• Dissonance-reducing buying behaviour

This type of behaviour arises in consumers when they fear that they will make the wrong purchasing decision. Often, this occurs when the consumer is spending a significant amount of money on an item that they don’t have specialised knowledge about.

For example, a contact centre manager is charged with investing in a contact centre automation solution. They may experience dissonance-reducing buying behaviour because they don’t know what specifications they should be looking for.

  • Habitual buying behaviour

Like it sounds, this type of buying behaviour arises from habit. Typically, consumers will habitually buy a certain product, such as paper towels. But, they will have no allegiance to a certain brand. This makes this a great space to apply strong marketing tactics in order to sway customers. (Who will usually purchase whatever is most convenient.)

  • Variety-seeking buying behaviour

This buying behaviour occurs when a consumer is intent on exploring a new brand of a product that they already use. For example, they may want to try new shampoo options and decide to test a new brand of shampoo.

Applying consumer behaviour insights to customer service

So, how can you actively apply your knowledge of the factors influencing consumer behaviour to customer service?

  • Keep perception in mind

Understanding that brand perception will influence a consumer’s purchasing actions can allow you to craft a customer service experience that reinforces positive brand impressions.

For example, providing real-time assistance. Personalised service. Multi-lingual support. All these factors help your brand appear more favourable to the consumer.

  • Remember that personal factors are important

When interacting with consumers in a customer service capacity, it’s important to remember the influence of personal factors on their willingness to purchase. Bearing this fact in mind, you can tailor how you provide customer service depending on the particular consumer.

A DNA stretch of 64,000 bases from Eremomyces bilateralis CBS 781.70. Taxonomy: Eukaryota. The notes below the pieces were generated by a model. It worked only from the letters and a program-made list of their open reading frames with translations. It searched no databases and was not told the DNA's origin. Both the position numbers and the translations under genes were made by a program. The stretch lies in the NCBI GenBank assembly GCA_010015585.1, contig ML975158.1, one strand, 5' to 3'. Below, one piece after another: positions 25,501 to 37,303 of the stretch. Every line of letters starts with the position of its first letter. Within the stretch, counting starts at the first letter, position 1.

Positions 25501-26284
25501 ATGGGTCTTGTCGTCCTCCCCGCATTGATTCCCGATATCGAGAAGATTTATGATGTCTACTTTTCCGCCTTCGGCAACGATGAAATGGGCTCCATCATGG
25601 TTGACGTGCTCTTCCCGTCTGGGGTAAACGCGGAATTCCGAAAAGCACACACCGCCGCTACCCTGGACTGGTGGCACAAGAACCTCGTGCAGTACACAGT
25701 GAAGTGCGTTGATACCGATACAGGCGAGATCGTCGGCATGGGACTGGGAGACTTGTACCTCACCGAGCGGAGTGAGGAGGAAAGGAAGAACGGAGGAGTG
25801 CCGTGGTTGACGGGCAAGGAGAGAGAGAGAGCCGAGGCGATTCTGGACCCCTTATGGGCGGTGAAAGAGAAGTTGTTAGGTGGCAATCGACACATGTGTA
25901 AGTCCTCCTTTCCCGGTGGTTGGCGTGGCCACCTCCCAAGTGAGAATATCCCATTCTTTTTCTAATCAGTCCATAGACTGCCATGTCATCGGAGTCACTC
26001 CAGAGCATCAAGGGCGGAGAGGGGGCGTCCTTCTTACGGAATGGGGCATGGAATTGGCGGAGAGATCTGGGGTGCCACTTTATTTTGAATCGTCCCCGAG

For example, an older customer might prefer you to support them over the phone. A website user browsing your range of trainers might appreciate a chatbot message with current deals on athletic-wear. Etc.

  • Decipher buying behaviour

It’s important for customer service representatives to be aware of different consumer buying behaviours.

If you’re able to pinpoint what type of buying behaviour consumers are demonstrating, you can tailor their service to that type of behaviour.

For example, a customer engaged in dissonance-reducing buying behaviour would benefit from proactive support. You could, perhaps, reach out with a live chat message offering assistance if you see them stuck on your help pages for a while. A customer engaged in complex buying behaviour will likely need omnichannel support, spread over several sessions and channels. And so on.

Taking customer service to the next level

By understanding the factors influencing consumer behaviour, you can take your customer service to the next level. Developing an understanding of consumers is paramount to converting customers. And, in turn, bolstering sales.

By becoming familiar with consumer behaviour, you put yourself in a position to provide superior customer service that improves interactions and benefits your brand’s image.

Author bio

Ryan Ayers has consulted a number of Fortune 500 companies within a wide range of industries including information technology, healthcare, and AI. After earning his MBA in 2010, Ayers began working with start-up companies and aspiring entrepreneurs in the technology and healthcare space.